Inference of Moon Formation From Hafnium and Tungsten

After the formation of the solar system 4.56 billion years ago, the moon was formed about 4.51 billion years ago. Therefore, this new study confirms that the moon was much earlier than previously thought - early studies estimated that the moon formed about 150 million years after the formation of the solar system. To achieve these results, scientists analyzed the chemical composition of samples collected during the Apollo mission. The study, “Early Moon formation inferred from hafnium-tungsten systematic" was published in Nature Geoscience. scientists’ inference of moon formation from hafnium and tungsten about 4.51 billion years ago.

This study focused on the chemical characteristics of different types of lunar samples collected by different Apollo missions. "By comparing the relative amounts of different elements in rocks formed at different times, we can see how each sample relates to solidification in the lunar interior and in the magmatic ocean," said Dr Raúl Fonseca of Cologne University.

The moon may have formed after a huge collision between a Mars-sized planet and the early Earth. Over time, the Moon absorbs material clouds that have been bombed into Earth's orbit. The newborn moon is covered by magmatic oceans, which form different types of rocks when cooled. "These rocks record information about the formation of the moon, which can still be found on the surface of the moon today," said Dr. Maxwell Thiemens, a former Cologne University researcher and lead author of the study. Dr Peter Sprung, co-author of the study, added: "This observation is no longer possible on Earth because our planet has become geologically active over time. Therefore, the moon offers a unique opportunity to study the evolution of planets. "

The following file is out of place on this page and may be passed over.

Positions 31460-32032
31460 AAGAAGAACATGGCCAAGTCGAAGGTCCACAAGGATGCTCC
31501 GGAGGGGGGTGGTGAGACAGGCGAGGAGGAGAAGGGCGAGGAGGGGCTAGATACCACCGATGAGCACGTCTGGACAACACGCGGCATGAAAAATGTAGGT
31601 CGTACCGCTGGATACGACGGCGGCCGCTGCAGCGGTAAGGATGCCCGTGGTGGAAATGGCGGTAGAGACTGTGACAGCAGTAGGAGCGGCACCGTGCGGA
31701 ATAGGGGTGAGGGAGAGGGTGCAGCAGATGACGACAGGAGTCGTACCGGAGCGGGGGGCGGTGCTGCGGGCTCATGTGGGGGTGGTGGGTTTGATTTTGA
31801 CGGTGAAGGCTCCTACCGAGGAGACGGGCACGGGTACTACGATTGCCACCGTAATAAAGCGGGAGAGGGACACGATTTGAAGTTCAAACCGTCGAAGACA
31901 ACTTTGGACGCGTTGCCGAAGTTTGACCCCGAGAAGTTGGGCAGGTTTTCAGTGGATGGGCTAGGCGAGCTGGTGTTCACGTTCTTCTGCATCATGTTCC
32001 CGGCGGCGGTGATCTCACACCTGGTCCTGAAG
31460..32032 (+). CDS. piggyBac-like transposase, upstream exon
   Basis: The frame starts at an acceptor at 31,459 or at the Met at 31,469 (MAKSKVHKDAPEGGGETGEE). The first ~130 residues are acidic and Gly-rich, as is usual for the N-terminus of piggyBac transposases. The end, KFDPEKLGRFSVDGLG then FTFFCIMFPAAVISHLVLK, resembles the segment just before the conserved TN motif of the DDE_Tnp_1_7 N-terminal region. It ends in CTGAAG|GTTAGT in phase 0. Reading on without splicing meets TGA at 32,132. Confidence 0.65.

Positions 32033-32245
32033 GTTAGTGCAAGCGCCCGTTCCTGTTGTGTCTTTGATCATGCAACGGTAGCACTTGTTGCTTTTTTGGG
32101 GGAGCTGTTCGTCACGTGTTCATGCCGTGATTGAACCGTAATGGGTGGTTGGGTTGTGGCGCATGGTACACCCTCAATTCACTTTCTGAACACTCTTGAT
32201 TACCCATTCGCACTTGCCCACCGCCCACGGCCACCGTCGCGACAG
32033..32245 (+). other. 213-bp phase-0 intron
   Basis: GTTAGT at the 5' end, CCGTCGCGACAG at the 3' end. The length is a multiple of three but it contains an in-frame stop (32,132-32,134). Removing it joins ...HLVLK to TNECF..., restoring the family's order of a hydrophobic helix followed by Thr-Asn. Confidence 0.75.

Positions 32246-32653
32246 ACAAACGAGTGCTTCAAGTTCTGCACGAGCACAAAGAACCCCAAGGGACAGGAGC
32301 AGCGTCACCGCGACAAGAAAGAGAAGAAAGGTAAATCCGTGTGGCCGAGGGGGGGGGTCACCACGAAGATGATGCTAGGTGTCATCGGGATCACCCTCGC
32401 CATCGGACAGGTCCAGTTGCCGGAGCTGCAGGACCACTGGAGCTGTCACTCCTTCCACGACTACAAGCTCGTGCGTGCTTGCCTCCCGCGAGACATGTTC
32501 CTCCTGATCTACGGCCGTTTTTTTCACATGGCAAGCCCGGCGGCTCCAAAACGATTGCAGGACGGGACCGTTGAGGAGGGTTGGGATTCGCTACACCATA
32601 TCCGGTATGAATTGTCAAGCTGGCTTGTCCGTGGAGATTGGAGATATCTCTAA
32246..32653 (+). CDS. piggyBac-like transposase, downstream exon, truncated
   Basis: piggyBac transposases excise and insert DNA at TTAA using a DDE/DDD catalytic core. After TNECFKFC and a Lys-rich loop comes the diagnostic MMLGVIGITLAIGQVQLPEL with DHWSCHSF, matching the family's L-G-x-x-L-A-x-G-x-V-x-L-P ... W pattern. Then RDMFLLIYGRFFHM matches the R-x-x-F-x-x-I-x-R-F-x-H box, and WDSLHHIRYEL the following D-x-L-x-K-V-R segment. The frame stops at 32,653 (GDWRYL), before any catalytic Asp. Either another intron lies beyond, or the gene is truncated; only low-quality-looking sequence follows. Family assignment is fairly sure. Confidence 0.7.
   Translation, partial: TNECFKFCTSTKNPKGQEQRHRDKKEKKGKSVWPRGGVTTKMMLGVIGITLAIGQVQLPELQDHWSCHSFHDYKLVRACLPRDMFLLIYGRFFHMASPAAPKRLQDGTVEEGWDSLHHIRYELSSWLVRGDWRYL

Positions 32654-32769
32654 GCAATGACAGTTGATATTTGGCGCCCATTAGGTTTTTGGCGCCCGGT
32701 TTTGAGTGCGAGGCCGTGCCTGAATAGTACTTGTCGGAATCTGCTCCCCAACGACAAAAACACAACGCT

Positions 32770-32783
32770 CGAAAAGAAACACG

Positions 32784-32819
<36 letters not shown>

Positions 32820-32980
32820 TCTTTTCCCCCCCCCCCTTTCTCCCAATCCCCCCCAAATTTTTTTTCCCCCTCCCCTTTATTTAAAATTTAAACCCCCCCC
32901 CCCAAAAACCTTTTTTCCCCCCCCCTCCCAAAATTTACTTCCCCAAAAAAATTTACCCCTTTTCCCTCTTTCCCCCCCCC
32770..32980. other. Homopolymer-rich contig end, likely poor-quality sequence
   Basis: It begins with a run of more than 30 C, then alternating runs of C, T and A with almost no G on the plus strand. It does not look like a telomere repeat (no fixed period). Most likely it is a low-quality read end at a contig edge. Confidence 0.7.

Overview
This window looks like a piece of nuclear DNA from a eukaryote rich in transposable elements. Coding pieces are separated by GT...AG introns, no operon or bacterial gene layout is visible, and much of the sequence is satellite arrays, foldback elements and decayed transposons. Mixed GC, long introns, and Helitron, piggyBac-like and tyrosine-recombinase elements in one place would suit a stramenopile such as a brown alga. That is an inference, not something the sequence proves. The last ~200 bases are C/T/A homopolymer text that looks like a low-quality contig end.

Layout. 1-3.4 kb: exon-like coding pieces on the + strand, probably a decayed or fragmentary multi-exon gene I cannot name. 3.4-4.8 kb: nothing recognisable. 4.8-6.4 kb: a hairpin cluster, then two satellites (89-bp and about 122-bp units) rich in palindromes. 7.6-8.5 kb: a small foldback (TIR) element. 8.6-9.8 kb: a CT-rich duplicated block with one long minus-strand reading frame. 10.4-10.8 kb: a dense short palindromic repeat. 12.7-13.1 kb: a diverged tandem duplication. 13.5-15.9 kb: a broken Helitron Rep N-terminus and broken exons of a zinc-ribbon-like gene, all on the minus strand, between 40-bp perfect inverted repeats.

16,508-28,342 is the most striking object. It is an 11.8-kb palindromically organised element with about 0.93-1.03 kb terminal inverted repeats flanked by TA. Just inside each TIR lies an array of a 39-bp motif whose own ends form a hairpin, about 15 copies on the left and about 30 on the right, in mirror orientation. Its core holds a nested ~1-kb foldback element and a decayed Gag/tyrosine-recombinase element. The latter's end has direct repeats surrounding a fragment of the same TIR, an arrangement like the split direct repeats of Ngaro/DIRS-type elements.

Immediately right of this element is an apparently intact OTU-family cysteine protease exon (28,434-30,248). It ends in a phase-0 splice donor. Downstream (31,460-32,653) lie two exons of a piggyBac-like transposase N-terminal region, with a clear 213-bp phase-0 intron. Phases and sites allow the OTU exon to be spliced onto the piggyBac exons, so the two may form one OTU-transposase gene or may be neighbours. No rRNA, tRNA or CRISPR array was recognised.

Apollo project image

The study of hafnium and tungsten on the moon is particularly important because they constitute the natural radioactive clock for the decay of the isotope hafnium-182 into tungsten-182. This radioactive decay lasted only the first 70 million years of the solar system. By combining the information of Hafnium and Tungsten measured in Apollo samples with the information of laboratory experiments, it was found that the moon began to solidify as early as 50 million years after the formation of the solar system. "This age information means that any significant impact must occur before that time, which answers the heated debate in the scientific community about when the moon formed," adds Professor Dr Carsten Münker from the UoC’s Institute of Geology and Mineralogy.

Maxwell Thiemens concluded: "The first step in another world 50 years ago produced samples that let us know the time and evolution of the moon. Since the formation of the moon is the last major planetary event after the formation of the earth, the age of the moon also provides the lowest age for the earth.

solar system image